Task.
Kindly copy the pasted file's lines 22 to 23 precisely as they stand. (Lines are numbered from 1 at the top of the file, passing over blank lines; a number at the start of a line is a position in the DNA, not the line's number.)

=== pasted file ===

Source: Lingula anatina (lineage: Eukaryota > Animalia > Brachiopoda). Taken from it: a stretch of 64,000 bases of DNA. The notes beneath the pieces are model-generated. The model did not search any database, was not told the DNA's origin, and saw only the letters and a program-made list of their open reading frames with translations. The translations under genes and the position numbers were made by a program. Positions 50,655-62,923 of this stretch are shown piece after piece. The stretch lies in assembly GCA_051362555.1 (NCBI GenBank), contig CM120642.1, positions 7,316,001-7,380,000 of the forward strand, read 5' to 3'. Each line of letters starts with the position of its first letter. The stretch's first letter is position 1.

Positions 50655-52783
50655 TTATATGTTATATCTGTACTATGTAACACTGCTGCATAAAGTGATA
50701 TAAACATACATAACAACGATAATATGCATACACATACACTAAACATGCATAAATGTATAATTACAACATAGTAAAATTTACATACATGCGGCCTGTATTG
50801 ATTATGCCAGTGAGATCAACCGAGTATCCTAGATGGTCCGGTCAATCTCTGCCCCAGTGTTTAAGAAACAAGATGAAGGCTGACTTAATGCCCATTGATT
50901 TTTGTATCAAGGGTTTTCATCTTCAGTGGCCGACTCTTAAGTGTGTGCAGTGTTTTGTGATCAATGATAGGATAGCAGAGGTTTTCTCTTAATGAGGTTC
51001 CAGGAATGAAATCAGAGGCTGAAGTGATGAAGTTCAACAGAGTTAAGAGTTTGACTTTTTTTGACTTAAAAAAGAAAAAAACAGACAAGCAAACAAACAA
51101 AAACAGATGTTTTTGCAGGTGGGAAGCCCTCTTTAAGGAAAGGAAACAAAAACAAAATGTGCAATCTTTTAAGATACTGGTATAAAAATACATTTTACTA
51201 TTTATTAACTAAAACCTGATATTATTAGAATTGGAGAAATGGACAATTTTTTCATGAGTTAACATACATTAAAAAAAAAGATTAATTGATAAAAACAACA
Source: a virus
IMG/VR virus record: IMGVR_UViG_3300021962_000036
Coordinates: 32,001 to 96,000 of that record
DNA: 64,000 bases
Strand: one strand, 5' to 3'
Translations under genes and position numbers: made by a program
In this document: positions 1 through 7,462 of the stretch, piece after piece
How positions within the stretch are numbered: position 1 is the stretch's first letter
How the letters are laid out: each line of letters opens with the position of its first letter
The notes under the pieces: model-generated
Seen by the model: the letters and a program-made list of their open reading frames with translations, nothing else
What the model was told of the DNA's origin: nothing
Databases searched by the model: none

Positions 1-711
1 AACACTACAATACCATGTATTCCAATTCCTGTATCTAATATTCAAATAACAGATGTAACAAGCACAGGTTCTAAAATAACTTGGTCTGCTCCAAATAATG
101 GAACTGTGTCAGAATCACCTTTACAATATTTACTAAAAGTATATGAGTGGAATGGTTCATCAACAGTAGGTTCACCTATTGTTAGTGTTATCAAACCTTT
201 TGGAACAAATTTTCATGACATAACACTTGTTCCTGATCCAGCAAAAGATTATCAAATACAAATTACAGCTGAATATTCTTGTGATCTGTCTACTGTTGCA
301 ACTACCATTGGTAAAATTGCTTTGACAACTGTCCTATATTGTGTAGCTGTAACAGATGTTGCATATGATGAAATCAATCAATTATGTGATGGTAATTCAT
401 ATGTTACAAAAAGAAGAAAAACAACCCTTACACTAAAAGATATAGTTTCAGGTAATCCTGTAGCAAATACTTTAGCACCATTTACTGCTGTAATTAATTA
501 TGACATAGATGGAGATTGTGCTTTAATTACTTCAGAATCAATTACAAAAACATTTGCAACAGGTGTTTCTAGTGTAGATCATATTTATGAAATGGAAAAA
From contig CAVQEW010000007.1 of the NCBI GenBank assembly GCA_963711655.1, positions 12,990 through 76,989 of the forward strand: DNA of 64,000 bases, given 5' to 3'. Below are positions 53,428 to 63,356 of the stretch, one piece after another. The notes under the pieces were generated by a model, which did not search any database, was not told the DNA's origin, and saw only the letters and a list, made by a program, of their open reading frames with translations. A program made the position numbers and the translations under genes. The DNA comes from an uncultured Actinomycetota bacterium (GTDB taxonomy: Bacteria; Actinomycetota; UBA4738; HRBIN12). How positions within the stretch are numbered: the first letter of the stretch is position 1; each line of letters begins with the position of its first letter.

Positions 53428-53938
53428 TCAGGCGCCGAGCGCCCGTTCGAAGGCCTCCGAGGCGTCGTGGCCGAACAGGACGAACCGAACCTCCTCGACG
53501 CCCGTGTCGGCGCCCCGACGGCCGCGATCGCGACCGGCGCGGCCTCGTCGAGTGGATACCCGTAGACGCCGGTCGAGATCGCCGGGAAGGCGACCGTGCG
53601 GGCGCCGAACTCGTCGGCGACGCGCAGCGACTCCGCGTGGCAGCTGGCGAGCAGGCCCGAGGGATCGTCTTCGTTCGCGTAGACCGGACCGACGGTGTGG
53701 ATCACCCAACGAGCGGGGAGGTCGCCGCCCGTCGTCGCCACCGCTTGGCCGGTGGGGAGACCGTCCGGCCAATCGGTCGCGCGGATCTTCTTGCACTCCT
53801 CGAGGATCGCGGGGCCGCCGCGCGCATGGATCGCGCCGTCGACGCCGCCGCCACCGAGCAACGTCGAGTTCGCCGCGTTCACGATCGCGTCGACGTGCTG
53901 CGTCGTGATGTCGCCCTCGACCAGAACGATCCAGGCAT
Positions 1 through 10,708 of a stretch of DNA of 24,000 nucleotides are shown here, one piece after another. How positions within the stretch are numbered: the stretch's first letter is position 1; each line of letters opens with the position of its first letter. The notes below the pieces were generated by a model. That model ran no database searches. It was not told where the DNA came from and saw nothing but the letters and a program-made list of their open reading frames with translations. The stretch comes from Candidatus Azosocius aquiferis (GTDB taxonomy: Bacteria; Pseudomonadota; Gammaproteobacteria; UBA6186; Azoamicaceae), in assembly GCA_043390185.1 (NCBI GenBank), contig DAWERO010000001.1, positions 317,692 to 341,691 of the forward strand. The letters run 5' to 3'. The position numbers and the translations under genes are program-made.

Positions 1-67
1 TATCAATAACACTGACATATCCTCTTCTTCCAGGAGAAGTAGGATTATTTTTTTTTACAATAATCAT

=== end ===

Databases searched by the model: none

Positions 1-711